Rear-End Automobile Collisions
Rear-End Auto Crashes in Mississippi Can Have Serious Consequences
There are approximately 1.7 million rear-end collisions on U.S. roadways every year, killing about 1,700 people and injuring another 500,000. While the majority of rear-end accidents are the fault of the driver in the rear, there are exceptions. The front driver may have unexpectedly slammed on the brakes to avoid hitting another vehicle, or even braked in a road rage situation. In some instances, drivers may be “hesitant” at intersections, braking before the light even turns yellow, and causing the driver behind to collide.
Depending on the level of traffic, one rear-end accident can result in a chain reaction of collisions, particularly in heavy freeway traffic. Or, two cars may be sitting at a red light, when a third car hits the second, pushing it into the first, and potentially even pushing the first car into the intersection of oncoming traffic. Multiple-car rear-end collisions can be the most complex, as the police attempt to unravel exactly who is at fault.
Can I be found to have been partially at-fault for my injuries caused by an accident?
Preventing Rear-End Auto Collisions
Rear-end accidents can be prevented if drivers take care to leave sufficient space between vehicles and refrain from tailgating. While few adults probably remember their driver’s education classes, there exists a rule of driving known as the “assured clear distance” rule. This rule requires drivers to maintain an assured clear distance between their vehicle and the vehicle in front.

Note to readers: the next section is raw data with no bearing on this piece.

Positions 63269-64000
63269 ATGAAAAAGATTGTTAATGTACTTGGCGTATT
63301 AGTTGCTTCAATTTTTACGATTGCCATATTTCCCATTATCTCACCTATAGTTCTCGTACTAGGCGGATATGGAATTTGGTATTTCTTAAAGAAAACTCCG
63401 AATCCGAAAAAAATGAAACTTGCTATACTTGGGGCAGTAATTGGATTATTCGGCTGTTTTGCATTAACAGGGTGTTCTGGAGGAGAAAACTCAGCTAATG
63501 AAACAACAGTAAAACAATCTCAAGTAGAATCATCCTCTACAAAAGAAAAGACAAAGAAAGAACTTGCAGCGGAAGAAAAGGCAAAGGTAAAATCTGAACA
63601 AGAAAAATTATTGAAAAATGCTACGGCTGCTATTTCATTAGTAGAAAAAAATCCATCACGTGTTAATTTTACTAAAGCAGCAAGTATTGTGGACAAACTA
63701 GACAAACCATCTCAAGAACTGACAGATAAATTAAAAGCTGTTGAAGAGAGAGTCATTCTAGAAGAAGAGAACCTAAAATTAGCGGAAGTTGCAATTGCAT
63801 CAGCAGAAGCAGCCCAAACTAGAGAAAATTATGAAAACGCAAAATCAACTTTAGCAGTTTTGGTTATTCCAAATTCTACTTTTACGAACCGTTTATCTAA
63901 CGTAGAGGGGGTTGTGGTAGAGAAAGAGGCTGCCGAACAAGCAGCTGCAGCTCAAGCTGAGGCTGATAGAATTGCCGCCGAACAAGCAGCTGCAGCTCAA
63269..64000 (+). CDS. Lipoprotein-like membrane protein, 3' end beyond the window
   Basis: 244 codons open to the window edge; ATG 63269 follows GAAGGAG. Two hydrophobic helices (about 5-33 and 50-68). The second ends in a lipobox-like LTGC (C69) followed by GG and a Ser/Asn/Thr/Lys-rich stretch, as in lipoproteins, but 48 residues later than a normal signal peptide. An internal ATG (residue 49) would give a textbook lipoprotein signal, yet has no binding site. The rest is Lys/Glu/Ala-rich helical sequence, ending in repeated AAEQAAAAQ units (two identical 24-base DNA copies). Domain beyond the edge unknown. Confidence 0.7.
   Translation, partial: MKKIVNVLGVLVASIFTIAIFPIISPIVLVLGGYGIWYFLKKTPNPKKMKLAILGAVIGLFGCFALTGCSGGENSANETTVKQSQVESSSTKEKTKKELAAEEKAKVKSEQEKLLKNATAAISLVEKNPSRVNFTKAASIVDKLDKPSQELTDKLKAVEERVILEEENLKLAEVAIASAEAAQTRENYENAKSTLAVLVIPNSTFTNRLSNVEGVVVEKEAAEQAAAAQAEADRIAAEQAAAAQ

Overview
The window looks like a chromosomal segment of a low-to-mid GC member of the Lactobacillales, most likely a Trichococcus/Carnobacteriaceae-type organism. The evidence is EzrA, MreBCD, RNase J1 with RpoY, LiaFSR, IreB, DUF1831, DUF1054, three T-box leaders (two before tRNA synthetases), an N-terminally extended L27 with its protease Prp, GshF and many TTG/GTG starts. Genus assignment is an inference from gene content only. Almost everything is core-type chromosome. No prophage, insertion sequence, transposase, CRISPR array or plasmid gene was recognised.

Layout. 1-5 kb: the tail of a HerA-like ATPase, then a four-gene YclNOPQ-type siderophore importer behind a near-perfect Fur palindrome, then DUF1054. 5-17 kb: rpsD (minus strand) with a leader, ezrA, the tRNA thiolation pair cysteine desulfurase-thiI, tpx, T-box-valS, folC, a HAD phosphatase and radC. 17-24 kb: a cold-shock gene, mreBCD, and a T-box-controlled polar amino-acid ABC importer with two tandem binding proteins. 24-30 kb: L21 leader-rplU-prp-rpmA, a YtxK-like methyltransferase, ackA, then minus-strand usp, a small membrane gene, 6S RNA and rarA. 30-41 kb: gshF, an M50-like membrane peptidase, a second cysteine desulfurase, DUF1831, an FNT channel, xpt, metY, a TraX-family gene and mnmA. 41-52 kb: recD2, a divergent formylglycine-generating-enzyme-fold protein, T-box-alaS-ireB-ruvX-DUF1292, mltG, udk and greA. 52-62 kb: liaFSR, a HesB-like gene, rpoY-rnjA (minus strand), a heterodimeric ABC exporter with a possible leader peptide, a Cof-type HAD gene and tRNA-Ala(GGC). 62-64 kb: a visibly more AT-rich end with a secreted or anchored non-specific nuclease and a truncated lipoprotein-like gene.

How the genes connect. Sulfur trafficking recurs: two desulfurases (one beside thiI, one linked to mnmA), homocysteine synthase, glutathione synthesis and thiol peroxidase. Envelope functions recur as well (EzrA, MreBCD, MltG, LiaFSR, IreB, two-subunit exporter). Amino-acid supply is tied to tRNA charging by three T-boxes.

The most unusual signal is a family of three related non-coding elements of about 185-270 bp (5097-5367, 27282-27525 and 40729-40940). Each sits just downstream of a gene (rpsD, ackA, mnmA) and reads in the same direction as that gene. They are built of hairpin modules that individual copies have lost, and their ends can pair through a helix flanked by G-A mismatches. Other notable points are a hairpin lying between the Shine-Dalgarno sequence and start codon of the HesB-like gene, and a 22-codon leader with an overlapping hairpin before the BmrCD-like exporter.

Generally speaking, drivers should maintain one car length of distance for each ten miles per hour of speed. This means if a driver is traveling at 60 mph, there should be at least six car lengths between his or her car and the car directly in front. Bad weather or poor roadway conditions dictate an even longer distance between the car in front.
In September 2013, the Insurance Institute for Highway Safety released findings of a test program which would use sensors to detect—and provide a warning—when another vehicle gets too close. Many of these systems would automatically brake the vehicle if the driver does not. This type of technology could potentially prevent thousands of rear-end auto collisions.
Finally, avoiding distracted driving behaviors can ensure a driver doesn’t accidentally slam into another at an intersection. Cell phone use and texting should never occur while driving—even while stopped at an intersection. Eating while driving, looking at a GPS device, changing radio stations, turning around to see what the children are doing in the back seat, looking at something happening on the side of the road and even daydreaming can result in a serious rear-end accident.
A State Farm study released in late 2012 found that among drivers age 18-29, nearly half accessed the Internet from their phone while driving, and a bit more than a third read social media networks while driving. Nearly half of the drivers in this age group checked their e-mail while driving. Among other age groups, these behaviors still existed, but a bit less frequently.
Injuries Received from Mississippi Rear-End Auto Collisions
While the majority of rear-end auto accidents occur at lower speeds, the person who is rear-ended can receive very serious injuries. Despite the stigma attached to whiplash injuries, they are very real. The impact of a rear-end collision, even at low speeds, jolts the body forward, while the head stays stationary, then is “whipped” backwards, then forwards as the car comes to a stop. This violent motion and resulting injury to the neck and spine is known as whiplash.